ERIC Identifier: ED302899
Publication Date: 1988-00-00
Author: Bowers, Bruce C.
Source: ERIC Clearinghouse on
Educational Management Eugene OR.
Policy Analysis for School Districts. ERIC Digest Series Number
In the most general sense the term policy has been used simply as a label for
a field of government activity, such as a nation's "foreign policy." At a
slightly deeper level policy may be viewed as an expression of overall
intentions, a formal authorization to accomplish a certain task, or even as a
specific, ongoing program. From the point of view of policy analysis, the
analyst is not concerned simply with the formal policy, nor even with the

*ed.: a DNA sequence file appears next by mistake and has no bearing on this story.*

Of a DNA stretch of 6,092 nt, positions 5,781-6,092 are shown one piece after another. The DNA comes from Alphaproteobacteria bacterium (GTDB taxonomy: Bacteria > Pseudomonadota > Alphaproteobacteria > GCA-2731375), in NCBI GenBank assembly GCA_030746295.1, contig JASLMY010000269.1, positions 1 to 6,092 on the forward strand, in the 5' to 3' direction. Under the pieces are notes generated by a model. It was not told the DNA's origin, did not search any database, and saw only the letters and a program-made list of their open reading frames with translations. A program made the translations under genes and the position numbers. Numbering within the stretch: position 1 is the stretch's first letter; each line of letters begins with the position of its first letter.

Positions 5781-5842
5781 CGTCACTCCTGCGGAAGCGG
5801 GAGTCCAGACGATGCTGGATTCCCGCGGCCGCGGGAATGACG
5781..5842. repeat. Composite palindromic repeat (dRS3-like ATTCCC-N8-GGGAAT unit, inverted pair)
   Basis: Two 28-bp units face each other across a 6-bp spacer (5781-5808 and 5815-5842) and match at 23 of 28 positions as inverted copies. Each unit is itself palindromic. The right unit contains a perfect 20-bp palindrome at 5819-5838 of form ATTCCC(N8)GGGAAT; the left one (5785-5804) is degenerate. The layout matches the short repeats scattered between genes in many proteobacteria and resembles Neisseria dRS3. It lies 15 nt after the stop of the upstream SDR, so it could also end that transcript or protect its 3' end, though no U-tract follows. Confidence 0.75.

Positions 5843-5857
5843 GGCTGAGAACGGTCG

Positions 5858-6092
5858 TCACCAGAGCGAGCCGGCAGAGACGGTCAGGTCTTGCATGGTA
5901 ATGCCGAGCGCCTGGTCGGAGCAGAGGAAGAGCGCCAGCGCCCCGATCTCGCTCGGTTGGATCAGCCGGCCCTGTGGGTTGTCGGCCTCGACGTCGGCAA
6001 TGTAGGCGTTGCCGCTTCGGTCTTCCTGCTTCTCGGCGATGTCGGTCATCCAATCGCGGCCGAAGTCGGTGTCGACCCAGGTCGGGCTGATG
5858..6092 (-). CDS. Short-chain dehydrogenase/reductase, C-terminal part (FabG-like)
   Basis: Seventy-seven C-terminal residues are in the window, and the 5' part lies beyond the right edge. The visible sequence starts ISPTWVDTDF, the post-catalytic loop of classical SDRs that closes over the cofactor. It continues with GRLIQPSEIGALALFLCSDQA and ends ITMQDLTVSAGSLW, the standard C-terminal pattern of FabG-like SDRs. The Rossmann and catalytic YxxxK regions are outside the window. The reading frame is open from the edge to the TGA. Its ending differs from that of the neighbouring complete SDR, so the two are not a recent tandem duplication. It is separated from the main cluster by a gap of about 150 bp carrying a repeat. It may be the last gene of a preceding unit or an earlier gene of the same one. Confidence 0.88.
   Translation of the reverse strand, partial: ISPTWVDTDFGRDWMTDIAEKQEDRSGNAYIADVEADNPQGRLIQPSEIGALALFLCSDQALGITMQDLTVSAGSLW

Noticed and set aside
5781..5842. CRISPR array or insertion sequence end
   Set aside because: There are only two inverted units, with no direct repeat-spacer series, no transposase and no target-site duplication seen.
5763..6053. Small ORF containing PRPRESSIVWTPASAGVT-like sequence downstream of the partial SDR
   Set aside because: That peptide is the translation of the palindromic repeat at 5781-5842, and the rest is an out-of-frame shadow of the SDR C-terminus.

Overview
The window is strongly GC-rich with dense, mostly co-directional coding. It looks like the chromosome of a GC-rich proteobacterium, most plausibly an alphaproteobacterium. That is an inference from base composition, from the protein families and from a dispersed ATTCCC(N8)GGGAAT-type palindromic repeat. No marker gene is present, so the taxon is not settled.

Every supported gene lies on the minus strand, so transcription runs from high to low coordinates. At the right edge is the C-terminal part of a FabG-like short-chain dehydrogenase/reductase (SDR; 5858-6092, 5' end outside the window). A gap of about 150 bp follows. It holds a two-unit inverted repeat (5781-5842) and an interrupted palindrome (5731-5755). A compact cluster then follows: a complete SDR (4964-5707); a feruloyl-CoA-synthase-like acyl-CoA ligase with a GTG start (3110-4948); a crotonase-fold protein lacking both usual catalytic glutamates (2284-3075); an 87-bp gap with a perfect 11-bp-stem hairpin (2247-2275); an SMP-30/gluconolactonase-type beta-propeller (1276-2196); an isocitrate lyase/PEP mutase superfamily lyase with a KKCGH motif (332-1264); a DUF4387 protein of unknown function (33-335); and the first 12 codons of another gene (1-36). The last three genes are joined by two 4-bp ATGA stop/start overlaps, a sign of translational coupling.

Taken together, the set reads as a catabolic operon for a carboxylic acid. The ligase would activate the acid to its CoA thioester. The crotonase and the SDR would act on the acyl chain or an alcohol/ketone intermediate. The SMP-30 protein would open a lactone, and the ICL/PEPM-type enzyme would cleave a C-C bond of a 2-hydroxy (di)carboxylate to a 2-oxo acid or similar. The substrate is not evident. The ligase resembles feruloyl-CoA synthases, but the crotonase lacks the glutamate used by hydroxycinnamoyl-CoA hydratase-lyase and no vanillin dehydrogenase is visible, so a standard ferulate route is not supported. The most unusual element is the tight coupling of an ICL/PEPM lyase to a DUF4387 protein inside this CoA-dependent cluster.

specific decision or decisions that created it. Rather, the analyst views policy
as a process, beginning with an issue or set issues to be resolved and
culminating in the formation, implementation, and evaluation of a policy
intended to resolve the issue (Lindblom 1968).
This ERIC Digest focuses on educational policy analysis at the local school
district level. The Digest suggests how school boards can use policy analysis as
a tool for policy formation and implementation.
WHICH ROLE OF THE POLICY ANALYST IS MOST USEFUL TO POLICY-MAKERS?
Two mutually exclusive roles have been played by the
policy analyst: (l) that of the scholar, who, from the sidelines, analyzes the
policy-making process (often retrospectively) with the aim of developing a
greater general understanding of that process, that is, the "descriptive" policy
analyst; and (2) that of the advisor, who, working with a policymaking body,
helps clarify the options and advise the body on the many decisions that must be
made as it implements a policy, that is, the "prescriptive" policy analyst